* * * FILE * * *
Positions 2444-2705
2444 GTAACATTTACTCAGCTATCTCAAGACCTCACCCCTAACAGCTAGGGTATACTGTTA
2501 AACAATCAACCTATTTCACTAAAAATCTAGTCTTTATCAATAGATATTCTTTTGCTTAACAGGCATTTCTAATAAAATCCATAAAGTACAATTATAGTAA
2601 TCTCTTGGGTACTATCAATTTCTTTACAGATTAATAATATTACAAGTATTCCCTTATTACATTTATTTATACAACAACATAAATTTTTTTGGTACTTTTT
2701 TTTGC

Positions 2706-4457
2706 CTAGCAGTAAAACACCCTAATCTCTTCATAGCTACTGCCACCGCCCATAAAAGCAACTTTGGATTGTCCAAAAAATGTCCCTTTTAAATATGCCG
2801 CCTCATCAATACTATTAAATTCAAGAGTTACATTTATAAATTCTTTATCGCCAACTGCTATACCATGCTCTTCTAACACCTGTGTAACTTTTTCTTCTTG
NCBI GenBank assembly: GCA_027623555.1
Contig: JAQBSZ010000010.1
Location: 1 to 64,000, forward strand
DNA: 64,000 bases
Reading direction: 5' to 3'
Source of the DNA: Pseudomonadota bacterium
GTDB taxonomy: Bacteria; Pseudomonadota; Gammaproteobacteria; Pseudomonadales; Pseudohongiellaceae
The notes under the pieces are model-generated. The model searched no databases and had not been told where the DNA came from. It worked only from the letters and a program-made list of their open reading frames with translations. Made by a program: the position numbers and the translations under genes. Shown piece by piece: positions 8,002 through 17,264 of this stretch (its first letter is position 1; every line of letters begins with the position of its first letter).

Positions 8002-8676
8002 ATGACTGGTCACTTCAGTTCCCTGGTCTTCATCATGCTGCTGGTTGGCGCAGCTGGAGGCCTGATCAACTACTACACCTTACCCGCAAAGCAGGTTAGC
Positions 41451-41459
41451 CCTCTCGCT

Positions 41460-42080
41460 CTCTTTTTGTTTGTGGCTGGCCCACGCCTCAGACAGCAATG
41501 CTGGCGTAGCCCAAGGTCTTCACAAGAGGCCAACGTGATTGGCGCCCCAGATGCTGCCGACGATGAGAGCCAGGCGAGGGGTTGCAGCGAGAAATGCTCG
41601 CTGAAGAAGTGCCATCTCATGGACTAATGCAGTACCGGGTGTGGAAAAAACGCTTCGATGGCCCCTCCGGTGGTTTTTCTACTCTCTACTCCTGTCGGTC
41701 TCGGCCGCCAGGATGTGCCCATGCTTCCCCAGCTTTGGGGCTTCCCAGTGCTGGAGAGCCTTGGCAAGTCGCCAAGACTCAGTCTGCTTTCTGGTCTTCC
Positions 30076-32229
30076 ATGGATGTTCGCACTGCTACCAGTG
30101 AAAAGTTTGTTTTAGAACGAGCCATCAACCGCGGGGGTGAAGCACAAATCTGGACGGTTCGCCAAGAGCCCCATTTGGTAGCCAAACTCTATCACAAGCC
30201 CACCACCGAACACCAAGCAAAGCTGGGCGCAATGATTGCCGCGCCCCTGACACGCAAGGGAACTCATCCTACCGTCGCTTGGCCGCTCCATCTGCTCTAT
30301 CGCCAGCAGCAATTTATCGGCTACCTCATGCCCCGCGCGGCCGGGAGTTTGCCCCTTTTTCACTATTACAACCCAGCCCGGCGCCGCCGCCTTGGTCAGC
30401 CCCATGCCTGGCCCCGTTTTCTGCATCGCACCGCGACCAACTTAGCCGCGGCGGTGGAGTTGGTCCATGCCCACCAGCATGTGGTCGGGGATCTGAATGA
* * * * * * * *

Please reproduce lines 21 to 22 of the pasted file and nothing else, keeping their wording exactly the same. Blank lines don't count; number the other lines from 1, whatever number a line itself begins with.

Positions 41460-42080
41460 CTCTTTTTGTTTGTGGCTGGCCCACGCCTCAGACAGCAATG